Protective Mother Humpback Whale


A protective mother Humpback Whale is one of the reasons why our WA Humpback population has grown from near extinction to the largest on the planet today. The nurturing and protective instincts provide newborn calves with the highest chance of survival as their mums escort them down the coastline safely. Today our first interaction was with a very young whale, appearing to be a yearling and recently separated from mum. It is unusual to sight a yearling this late in the season, they are normally some of the first individuals to make the migration back south in September. Perhaps this yearling had been born later in season 2018 which resulted in his separation from mum being postponed by a few extra weeks compared to everyone else. Curious and shy, he seemed to observe us carefully as he kept a low profile and continued on his journey towards Rottnest Island. 

Surface activity began further ahead as a mother Humpback Whale began to breach and head lunge. Arriving in the area we watched carefully for the next resurfacing, looking to our port side we could sight mother and calf swimming towards us. Unfortunately, a second vessel in the vicinity moved at speed towards the mother Humpback and calf which resulted in a defensive and powerful tail lob from the female. Although spectacular to witness, it was an example of influencing behaviour rather than observing behaviour. As whale watchers we have a great responsibility to move correctly with the whales we interact with and understand their language. A mother Humpback should not need to ever exert any unnecessary energy in surface activity caused by aggressive vessel movement. A protective mother Humpback Whale will go to all lengths to ensure her calf is kept safe and we must appreciate that and ensure we do all we can to enjoy their company, but not influence their behaviour.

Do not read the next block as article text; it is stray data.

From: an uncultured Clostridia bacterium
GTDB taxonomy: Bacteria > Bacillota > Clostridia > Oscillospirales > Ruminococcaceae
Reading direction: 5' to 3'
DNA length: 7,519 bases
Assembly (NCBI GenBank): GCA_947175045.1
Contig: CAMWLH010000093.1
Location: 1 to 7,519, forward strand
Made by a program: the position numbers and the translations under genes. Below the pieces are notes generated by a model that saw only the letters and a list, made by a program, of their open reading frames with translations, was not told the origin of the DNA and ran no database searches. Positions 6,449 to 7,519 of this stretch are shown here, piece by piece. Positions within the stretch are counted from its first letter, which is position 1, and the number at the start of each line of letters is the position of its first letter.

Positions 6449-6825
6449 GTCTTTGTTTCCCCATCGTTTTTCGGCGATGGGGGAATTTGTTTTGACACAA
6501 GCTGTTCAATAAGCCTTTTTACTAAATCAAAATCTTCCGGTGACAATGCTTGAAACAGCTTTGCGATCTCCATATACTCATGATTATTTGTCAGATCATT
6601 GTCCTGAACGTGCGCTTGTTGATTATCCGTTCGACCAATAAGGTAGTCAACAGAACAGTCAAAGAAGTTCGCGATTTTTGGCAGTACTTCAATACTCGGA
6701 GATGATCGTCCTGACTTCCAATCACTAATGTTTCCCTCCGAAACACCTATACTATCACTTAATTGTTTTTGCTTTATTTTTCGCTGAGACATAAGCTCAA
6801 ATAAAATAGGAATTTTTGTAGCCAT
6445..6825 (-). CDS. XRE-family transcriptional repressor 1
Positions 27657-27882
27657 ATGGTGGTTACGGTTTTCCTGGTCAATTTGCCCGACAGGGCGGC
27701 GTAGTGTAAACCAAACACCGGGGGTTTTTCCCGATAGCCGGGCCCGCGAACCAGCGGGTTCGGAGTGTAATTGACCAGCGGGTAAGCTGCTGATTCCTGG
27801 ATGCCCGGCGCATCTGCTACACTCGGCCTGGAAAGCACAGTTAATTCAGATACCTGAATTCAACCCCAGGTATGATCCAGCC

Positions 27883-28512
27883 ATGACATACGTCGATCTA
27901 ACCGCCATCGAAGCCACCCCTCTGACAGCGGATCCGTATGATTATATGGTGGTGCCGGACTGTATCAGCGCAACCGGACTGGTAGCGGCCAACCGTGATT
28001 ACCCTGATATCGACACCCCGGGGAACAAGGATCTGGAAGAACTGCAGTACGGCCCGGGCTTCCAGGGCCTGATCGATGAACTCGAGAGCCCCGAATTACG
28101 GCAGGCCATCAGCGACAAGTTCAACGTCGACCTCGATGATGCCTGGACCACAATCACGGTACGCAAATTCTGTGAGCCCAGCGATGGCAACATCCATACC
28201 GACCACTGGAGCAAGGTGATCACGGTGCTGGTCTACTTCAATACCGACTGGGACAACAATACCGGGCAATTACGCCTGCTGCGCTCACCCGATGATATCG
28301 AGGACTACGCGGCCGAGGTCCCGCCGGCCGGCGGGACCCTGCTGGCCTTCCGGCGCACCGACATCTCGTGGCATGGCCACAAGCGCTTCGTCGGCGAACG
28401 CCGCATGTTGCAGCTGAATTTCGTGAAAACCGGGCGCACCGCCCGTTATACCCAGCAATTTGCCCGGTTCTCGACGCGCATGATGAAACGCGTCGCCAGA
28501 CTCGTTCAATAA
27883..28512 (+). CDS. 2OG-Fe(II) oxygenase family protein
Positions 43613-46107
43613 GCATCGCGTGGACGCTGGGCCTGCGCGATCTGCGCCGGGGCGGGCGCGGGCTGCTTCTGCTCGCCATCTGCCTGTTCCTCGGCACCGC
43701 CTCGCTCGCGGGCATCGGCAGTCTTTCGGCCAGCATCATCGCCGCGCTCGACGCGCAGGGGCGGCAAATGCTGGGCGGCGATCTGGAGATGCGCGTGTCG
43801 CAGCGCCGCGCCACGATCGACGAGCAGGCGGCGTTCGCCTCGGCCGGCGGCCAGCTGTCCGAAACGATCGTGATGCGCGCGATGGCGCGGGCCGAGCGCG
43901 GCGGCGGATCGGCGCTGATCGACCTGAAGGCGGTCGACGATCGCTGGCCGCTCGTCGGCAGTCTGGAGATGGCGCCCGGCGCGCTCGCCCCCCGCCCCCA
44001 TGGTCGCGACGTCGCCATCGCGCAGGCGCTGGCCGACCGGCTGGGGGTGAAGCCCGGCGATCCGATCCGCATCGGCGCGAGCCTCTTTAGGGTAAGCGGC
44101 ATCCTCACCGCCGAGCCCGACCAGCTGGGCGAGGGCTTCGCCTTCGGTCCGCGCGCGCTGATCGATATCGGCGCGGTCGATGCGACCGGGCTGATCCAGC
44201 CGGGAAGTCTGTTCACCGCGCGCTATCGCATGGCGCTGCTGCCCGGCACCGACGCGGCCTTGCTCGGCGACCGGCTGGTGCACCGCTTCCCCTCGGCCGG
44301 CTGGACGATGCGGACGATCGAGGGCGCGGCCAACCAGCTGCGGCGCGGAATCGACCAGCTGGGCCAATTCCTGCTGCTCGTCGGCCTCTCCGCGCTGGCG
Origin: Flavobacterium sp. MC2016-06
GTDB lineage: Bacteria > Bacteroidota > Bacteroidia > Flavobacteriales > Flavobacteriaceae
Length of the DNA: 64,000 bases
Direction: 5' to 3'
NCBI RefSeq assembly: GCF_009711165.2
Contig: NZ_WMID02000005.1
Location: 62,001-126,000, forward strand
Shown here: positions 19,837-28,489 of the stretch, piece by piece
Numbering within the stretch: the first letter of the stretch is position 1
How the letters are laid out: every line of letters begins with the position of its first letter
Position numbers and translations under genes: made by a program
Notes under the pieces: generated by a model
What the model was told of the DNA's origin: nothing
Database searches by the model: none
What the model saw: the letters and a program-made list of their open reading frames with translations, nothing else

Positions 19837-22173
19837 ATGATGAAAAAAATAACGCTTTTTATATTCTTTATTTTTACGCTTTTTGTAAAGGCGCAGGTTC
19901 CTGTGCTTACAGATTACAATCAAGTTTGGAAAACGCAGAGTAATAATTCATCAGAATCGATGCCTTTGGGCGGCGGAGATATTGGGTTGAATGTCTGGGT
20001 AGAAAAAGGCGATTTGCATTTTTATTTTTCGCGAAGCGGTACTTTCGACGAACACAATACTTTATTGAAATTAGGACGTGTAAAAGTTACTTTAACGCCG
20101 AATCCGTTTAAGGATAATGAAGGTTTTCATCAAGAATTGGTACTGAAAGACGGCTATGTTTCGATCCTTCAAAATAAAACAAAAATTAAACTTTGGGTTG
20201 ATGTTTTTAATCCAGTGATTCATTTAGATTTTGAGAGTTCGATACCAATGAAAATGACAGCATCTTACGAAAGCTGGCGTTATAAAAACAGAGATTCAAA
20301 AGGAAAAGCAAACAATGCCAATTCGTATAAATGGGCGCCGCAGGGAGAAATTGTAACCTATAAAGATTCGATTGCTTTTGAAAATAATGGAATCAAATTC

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4 thoughts on “Protective Mother Humpback Whale”

  1. Hi Gang at Whalewatch W A
    We thoroughly enjoyed today’s run out of Fremantle
    Your team are very professional in the way you are conducting the tours and all of us totally enjoyed
    the commentary and explanation of the various aspects of Humpback Whale behavior
    Please pass on our thanks to the whole crew and thanks for the great pics on today.s Daily Whale
    Kind Regards
    Colin Weston

    1. Whale Watch Western Australia

      Thankyou Colin, We appreciate the lovely review and hope to have you back onboard very soon,
      Kind Regards
      Whale Watch WA

  2. Hi Whale Watch WA crew,
    It was a fabulous and educational outing for us yesterday! Thoroughly enjoyed the experience. Thank you for everything, we learnt a lot. Will definitely be planning visits to WA in the future to coincide with the Orca and Blue Whale season and join your crew for the experience.
    Thank you for the photos too, was too fascinated to even bother with the camera!

    Warm regards.

  3. Whale Watch Western Australia

    Thank you Iz and it makes our day knowing you learnt so much, it is what we strive for and wonderful to know you now have a better understanding and are fluent in the Language of the Whales! Looking forward to further adventures together, safest of travel till then 🙂

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